Crude Futures Chart ( 240 Minutes )

Chart generated using FXCM Strategy Trader

Commodities - Metals

Gold Little Moved Despite Abundance of News on Europe's Financial Health

Spot Gold - $1, 315.25 // - $ 3.85 // - 0. 29 %

A relatively staid day for the gold market would neither allow the precious metal to nudge a fresh record high nor set the scene for a meaningful reversal. Activity for this particular metal was just as 'quiet' as it was for crude, equities and currency markets. The significant contrast between gold and its counterparts is the consistent trend that underlies its drift these past two months. As usual, the fundamental drivers behind this market run much more profound than the flippant day-to-day shifts in risk appetite trends. However, some of the more newsworthy developments over the past 24 hours and expected through the rest of the week may cater directly to this underlying fundamental concern.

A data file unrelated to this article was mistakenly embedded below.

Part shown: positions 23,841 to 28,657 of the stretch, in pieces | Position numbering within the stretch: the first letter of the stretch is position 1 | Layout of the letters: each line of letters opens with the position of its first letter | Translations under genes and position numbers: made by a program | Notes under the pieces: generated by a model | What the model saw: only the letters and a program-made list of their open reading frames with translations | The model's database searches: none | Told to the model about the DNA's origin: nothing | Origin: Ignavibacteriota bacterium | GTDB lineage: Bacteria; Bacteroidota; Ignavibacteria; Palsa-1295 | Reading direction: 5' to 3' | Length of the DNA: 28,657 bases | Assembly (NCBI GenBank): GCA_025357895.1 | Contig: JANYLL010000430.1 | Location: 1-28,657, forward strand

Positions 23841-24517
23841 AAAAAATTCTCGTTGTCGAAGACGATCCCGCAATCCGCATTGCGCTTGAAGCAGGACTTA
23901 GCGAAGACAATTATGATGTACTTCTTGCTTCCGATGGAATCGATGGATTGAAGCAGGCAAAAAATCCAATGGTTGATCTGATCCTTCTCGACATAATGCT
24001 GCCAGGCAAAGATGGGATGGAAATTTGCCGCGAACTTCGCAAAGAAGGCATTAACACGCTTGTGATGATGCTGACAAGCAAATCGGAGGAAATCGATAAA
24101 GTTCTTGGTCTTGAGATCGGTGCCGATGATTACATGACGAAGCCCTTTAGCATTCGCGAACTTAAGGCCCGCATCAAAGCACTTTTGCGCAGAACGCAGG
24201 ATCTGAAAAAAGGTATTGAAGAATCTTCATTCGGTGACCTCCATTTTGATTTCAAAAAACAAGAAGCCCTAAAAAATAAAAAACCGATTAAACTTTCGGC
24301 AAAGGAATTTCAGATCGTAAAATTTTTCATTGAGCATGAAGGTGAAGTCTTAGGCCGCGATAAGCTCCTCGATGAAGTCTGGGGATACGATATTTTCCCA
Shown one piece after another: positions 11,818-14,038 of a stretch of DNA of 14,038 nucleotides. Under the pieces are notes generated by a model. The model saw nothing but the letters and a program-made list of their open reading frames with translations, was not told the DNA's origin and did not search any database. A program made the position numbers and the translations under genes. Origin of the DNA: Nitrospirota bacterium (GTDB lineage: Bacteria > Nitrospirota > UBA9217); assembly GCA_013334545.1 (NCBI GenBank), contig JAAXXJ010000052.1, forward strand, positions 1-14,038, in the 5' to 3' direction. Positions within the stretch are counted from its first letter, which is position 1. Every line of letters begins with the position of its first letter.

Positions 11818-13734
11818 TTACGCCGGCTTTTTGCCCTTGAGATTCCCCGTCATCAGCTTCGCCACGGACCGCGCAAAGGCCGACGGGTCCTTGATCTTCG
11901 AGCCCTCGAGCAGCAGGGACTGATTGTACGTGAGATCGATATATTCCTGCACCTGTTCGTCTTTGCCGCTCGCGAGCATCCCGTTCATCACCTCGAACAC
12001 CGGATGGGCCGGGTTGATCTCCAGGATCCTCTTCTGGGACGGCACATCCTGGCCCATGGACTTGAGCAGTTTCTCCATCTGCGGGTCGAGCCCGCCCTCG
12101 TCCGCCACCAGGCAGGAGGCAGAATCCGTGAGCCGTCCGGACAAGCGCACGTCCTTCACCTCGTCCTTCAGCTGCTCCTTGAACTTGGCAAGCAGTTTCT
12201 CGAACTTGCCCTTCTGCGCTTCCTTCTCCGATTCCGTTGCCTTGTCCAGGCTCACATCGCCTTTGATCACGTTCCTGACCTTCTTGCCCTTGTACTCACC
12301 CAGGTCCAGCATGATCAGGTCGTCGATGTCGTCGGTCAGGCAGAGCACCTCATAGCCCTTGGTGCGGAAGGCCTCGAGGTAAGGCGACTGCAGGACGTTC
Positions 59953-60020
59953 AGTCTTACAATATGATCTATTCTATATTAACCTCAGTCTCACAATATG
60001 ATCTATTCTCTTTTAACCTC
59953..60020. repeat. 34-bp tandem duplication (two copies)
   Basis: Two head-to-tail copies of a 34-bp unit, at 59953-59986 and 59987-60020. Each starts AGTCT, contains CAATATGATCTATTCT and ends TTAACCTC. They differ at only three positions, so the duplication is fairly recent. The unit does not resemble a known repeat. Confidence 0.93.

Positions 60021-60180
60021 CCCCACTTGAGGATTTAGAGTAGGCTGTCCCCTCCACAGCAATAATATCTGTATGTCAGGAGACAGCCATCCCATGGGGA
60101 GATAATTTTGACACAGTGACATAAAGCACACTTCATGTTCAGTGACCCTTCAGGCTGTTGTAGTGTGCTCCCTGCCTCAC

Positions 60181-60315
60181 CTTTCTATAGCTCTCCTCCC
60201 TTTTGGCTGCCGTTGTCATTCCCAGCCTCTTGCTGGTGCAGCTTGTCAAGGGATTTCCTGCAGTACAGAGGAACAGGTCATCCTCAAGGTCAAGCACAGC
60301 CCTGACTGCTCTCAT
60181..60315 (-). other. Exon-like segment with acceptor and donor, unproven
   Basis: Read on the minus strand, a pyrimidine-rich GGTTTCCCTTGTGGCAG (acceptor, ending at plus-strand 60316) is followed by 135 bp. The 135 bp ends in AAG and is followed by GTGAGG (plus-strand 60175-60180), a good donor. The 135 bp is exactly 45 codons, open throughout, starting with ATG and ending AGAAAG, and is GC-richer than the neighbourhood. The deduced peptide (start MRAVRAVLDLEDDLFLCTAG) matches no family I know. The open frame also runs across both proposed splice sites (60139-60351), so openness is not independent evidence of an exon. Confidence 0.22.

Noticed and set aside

While the lack of direction on the S&P 500 was notable gold traders, it wasn't the primary concern. Even if the benchmark stock index were set in a meaningful trend, the metal would likely be running on its own track. Far more interesting to the traders in this market was the report of improved activity levels in China's non-manufacturing regions (particular consumer spending) as well as Chinese Premier Wen Jiabao's vow to invest in domestic consumption going forward. This is a structure effort that could stabilize the region's growth and thereby its contribution to the global economy going forward. Acting to put out a far more volatile fire for the global financial markets, the same official vowed to support Greece and Europe in general by holding onto it's the region's government bonds. This is one of the few players that can meaningfully stabilize a troubled region like the Eurozone. And, if the threat of a default and subsequent crisis in this region is removed, that significantly reduces the need for gold as an alternative asset. That being said, there are a few other reasons to keep capital tied up in the metal. For one, intervention in the FX market undermines the sense that traditional assets denominated in home currencies are reliable investment. Today, World Bank President Zoellick acknowledged tensions due to exchange manipulation; but he tried to play down the suggestion that is was a 'war.' Beyond that, the threat of increased government stimulus is another distorting factor that is keeping wealth funneling into the precious metal. Tonight, the Bank of Japan will decide whether they will increase their liquidity efforts or not.